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West Midlands Police and Crime Commissioner David Jamieson hosted a best practice summit examining ways to tackle gangs and violence on our streets.

The event, chaired by Assistant PCC Ashley Bertie, was attended by senior police officers, policy makers and key decision-makers.

Held at Aston University, the summit informed delegates of the work so far by the PCC’s Commission on Gangs and Violence, as well as sharing best practice from around the country and assessing the impact of gang culture in the West Midlands.

Assistant Police and Crime Commissioner Ashley Bertie said: “This was a hugely successful event that took an in-depth look into the complicated issues surrounding street gangs.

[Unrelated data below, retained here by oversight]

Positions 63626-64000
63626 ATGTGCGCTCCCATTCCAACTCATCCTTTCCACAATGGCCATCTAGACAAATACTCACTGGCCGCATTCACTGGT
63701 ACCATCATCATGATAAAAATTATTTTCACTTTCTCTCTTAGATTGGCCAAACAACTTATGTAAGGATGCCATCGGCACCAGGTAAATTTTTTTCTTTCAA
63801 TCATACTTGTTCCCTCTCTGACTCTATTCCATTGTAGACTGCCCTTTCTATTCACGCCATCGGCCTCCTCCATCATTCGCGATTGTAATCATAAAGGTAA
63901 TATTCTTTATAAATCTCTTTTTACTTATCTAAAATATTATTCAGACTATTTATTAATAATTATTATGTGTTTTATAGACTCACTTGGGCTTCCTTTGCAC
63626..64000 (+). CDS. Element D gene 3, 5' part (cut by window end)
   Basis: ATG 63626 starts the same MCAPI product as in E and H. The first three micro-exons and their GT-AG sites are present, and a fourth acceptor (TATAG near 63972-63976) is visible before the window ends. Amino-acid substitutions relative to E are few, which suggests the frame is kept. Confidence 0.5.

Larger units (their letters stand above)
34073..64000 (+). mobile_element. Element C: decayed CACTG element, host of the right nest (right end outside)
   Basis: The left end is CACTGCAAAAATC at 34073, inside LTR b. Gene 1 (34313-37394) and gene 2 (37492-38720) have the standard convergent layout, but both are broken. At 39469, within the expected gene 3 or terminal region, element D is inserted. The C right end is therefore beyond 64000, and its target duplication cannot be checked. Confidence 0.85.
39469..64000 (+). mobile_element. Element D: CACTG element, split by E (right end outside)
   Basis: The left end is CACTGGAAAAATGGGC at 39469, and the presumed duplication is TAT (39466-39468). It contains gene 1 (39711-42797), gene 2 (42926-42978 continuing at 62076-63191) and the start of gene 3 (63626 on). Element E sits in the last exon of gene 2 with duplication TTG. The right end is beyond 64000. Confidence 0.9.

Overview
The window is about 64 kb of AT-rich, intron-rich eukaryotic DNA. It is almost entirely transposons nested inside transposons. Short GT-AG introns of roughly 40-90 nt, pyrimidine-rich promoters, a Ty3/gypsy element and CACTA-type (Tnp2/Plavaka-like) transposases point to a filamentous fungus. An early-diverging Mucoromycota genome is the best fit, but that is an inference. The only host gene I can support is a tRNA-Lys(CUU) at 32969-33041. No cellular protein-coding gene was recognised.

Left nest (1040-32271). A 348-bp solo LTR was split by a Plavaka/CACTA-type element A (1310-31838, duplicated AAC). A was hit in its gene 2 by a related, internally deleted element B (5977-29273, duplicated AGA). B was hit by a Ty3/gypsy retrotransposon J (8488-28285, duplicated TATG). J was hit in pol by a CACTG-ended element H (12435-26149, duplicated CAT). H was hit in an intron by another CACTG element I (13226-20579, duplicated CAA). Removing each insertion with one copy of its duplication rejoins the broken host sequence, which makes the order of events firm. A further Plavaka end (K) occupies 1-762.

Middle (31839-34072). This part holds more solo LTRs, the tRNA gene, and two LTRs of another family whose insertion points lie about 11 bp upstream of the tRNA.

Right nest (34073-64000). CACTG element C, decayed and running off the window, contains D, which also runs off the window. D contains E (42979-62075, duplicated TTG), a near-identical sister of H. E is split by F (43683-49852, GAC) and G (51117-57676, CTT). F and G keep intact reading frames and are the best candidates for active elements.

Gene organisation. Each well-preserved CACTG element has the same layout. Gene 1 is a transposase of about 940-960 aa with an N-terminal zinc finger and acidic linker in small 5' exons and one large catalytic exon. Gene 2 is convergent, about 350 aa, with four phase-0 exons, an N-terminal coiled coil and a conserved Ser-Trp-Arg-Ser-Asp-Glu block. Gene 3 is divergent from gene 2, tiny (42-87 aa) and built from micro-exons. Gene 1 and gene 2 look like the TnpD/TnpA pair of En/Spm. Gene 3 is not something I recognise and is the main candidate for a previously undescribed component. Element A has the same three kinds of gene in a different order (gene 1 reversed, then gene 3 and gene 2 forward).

“It explored key issues, such as involving young people in our approach, how we can build stronger community links, developing a multi-agency action plan and what is currently working in terms of interventions and diversions.”

Key speakers included specialist officers from West Midlands, Merseyside and Kent police forces, as well as officials from the Ministry of Justice. Community campaigner Joan Campbell also delivered a poem, which you can read  here. Also attending on the day were youth workers, community groups and practitioners. In total, more than 100 people were in attendance, taking part in workshops, group discussions and Q&A sessions.

Assistant PCC Ashley Bertie added: “One of the main messages from the day was the importance of intervention and steering vulnerable young people away from a life of guns, gangs and violence.

“The summit was a big step in the journey of the PCC’s Commission on Gangs and Violence , which will be publishing an in-depth report into the issue in the spring.”

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